Adani Matt Canavan
Minister for Northern Australia Matt Canavan is disrupted by protesters (Image: AAP/Kelly Barnes)

When the Coalition was elected in 2013, unemployment in Townsville was just over 5%. Last December, it was three percentage points higher. In Burdekin Shire to the south, it’s gone from 4.7% to 7%. Inland, in the Charters Towers local government area, it’s gone from 7% to 11%. In Hinchinbrook Shire to the north, from 6.3% to 8.5%.

Other areas to the north and the south have benefited from the jobs boom of the Turnbull years and seen unemployment fall or stay the same. But for Townsville and the region most affected by Adani’s proposed Carmichael coal mine and its rail line, the last five years have been ones of failure for the government, years that have left the region and its communities behind. Youth unemployment in Townsville is over 17%, up from 11% in early 2014.

The Coalition had promised much for the region. There was to be a parliamentary secretary for northern Australia — although the occupant of the role, Queensland buffoon Ian Macdonald, was dumped by Abbott after the 2013 election. In 2015, a “Northern Australia Infrastructure Fund” was established to spend $5 billion, and Josh Frydenberg was named minister for northern Australia by Malcolm Turnbull. He was later replaced by coal zealot Matt Canavan. Meantime, unemployment around Townsville got worse and worse. In late 2016 it reached over 10%. And years went by without the NAIF ever spending any of its money. 

The only thing the LNP has to show for five wasted years for the region is Adani’s scaled-back Carmichael coal mine in the Galilee Basin to the south, and its rail line to Abbot Point 150 kilometres down the coast from Townsville. That’s why, literally on the eve of the election being called, LNP MPs and senators are pulling out all stops to get the project’s environmental approvals signed off before the caretaker period commences.

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LNP Senator James McGrath — who despite being in the senate for nearly five years is still best known for having to resign from Boris Johnson’s staff a decade ago — even threatened the government’s bumbling Environment Minister Melissa Price if she didn’t approve it immediately (Price duly announced that she had signed off on all approvals this morning). It’s hard to recall a government so bitterly divided that MPs issued written threats against one another, but this government has written a whole new chapter on political chaos that’s impressive even by the terrible standards of the last decade.

Bear in mind that the LNP are doing this for a project that in the scaled-down form will deliver just 1500 jobs — at least according to Adani. Remember Adani claimed the much larger original project would create 10,000 jobs but was forced to admit the actual number was 1464.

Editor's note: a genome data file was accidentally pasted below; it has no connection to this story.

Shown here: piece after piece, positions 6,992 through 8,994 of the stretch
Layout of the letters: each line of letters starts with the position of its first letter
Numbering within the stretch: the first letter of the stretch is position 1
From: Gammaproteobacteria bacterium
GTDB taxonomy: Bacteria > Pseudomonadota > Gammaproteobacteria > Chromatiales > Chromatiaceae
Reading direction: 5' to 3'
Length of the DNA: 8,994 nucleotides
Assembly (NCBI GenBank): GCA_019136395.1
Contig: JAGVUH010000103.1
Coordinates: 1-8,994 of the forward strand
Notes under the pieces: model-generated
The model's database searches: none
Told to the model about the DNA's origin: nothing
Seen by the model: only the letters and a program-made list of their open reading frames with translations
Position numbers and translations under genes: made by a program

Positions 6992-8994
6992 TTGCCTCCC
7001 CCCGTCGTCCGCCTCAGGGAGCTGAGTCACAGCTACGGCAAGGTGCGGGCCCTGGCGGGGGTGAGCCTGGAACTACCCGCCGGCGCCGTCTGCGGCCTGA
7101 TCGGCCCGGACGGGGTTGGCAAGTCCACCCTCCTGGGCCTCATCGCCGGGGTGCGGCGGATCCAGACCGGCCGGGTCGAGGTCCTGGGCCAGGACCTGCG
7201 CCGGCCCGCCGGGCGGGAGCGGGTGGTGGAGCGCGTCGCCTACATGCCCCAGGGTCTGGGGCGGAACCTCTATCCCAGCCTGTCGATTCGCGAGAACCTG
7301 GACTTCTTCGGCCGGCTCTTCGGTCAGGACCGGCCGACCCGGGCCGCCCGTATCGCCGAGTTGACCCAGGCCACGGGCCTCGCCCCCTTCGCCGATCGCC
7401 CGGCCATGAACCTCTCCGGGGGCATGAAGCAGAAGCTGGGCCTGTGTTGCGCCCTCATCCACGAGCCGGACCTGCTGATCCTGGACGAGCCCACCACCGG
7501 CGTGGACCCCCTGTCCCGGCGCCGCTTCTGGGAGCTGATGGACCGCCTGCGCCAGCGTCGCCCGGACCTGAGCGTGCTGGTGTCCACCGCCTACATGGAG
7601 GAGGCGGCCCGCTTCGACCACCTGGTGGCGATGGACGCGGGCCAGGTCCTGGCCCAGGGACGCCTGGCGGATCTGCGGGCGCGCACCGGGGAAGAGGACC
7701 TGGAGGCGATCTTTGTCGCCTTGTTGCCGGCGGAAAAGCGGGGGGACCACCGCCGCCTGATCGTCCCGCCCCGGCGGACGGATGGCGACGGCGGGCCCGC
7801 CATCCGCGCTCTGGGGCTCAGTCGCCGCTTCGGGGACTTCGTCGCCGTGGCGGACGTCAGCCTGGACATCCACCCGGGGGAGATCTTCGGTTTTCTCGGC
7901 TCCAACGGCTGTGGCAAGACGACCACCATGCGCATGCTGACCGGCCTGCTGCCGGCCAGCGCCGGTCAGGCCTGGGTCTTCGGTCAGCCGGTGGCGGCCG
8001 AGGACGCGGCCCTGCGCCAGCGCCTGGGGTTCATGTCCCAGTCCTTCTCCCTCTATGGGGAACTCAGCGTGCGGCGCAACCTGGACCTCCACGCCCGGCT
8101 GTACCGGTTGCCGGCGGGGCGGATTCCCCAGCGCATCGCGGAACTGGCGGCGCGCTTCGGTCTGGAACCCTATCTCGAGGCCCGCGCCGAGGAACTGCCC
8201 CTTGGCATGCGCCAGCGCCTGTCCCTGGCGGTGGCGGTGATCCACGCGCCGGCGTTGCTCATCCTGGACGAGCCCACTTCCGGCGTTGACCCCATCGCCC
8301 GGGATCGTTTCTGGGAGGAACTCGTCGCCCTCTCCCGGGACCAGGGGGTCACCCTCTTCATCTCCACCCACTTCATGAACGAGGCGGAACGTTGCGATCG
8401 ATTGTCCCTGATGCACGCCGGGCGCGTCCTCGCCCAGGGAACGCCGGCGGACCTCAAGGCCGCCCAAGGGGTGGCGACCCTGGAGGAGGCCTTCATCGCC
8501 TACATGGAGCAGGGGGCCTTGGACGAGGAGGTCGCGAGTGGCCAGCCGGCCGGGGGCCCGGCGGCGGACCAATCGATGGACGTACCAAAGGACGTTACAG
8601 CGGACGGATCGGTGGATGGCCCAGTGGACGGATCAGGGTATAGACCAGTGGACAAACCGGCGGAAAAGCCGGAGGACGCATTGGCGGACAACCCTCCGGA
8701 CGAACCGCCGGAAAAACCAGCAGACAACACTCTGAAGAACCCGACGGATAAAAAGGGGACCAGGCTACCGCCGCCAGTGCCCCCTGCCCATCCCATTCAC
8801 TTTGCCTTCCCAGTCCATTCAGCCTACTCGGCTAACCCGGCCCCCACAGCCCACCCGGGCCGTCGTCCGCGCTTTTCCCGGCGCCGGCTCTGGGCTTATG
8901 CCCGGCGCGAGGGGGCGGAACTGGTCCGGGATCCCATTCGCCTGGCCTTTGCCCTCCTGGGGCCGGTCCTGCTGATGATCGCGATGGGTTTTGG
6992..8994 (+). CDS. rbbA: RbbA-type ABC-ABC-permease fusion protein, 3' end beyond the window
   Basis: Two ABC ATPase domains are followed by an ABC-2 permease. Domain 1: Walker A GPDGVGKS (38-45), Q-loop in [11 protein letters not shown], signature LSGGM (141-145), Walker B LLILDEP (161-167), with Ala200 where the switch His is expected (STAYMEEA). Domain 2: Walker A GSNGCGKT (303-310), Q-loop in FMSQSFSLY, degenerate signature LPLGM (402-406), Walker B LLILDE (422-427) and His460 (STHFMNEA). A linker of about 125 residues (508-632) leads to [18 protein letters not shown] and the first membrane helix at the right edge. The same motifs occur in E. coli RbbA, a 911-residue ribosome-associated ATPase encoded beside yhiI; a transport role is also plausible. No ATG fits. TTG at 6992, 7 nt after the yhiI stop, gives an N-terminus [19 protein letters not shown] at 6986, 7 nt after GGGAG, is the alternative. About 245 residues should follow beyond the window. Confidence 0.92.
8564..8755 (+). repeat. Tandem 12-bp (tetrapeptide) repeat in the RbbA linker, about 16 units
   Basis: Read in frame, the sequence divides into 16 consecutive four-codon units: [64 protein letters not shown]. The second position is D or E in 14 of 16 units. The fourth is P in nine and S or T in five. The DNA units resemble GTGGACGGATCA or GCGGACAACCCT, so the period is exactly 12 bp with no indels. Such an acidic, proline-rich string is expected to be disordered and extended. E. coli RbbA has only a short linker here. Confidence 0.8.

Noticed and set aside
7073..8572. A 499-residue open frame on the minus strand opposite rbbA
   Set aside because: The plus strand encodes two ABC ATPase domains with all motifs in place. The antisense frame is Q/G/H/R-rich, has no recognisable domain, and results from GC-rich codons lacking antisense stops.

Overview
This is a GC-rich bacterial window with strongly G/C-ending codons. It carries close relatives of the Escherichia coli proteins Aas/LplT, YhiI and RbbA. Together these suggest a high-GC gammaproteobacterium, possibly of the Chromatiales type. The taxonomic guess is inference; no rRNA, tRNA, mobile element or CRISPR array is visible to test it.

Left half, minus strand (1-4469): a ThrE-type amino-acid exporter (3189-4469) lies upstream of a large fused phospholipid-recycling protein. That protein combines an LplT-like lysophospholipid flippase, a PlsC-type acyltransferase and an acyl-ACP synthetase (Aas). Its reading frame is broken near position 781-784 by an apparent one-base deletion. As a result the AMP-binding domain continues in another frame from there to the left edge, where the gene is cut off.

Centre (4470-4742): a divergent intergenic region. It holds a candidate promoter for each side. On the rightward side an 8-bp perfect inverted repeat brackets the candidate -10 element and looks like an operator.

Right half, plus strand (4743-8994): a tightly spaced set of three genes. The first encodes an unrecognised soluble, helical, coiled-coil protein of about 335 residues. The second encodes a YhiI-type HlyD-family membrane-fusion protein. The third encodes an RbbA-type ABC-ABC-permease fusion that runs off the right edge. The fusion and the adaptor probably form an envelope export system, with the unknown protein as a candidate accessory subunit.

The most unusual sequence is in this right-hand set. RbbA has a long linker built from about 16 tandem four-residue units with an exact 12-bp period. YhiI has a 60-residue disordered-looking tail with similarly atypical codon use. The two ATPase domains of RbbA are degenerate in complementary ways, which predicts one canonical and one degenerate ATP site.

LNP MPs and senators believe that Price is slow-walking the approval of the project because hostility to Adani is so intense in southern metropolitan areas that Liberal MPs want the issue to be ditched until after the election. There’s a culture war aspect to that as well: the image of well-heeled residents of the leafy suburbs of Sydney and Melbourne –in seats like Wentworth in Sydney, or Frydenberg’s own seat of Kooyong in Melbourne — who can afford to demand climate action without worrying about a job or the cost of living, in contrast to the residents of Townsville, who are doing it tough.

In fact, that framing is perverse. It is the wealthy residents of urban Australia who don’t need to worry about climate change. They and their children will have the financial resources, the skills, the education and the social capital to deal with the economic impacts of climate change. They will prosper no matter how much damage climate change does to the Australian economy. The struggling residents of regional Queensland, however, have fewer skills, poorer education, less wealth and fewer economic opportunities to rely on. They are more marginal, and therefore more vulnerable to the economic impacts of climate change — especially given a major source of employment in the regional tourism industry, the Great Barrier Reef, is being destroyed.

The Coalition’s failure to accept and address climate change will ultimately hurt the residents of regional Queensland far more than it will hurt the good burghers of Wentworth or Kooyong.

The Carmichael project itself also represents the characteristics of modern economic policy that so alienate voters. Adani is mired in multiple corruption scandals around the world and is a prominent tax dodger. It has had privileged access to Australia’s Prime Minister. It has repeatedly breached licence conditions for its existing Abbot Point facility. The Commonwealth’s superannuation corporation has dumped its stake in the company out of governance concerns. And both major political parties have been paralysed on the project, trying to avoid the issue of support for the project out of concern for alienating key constituencies. 

The Carmichael project is a failure in literally every sense possible. LNP politicians have failed the region over the last five years. They are failing the same community on climate change. Now they are trying to hijack approval processes within the government in the interests of a company that displays every flaw of the neoliberal model of economic policy making, for a project that will offer few jobs.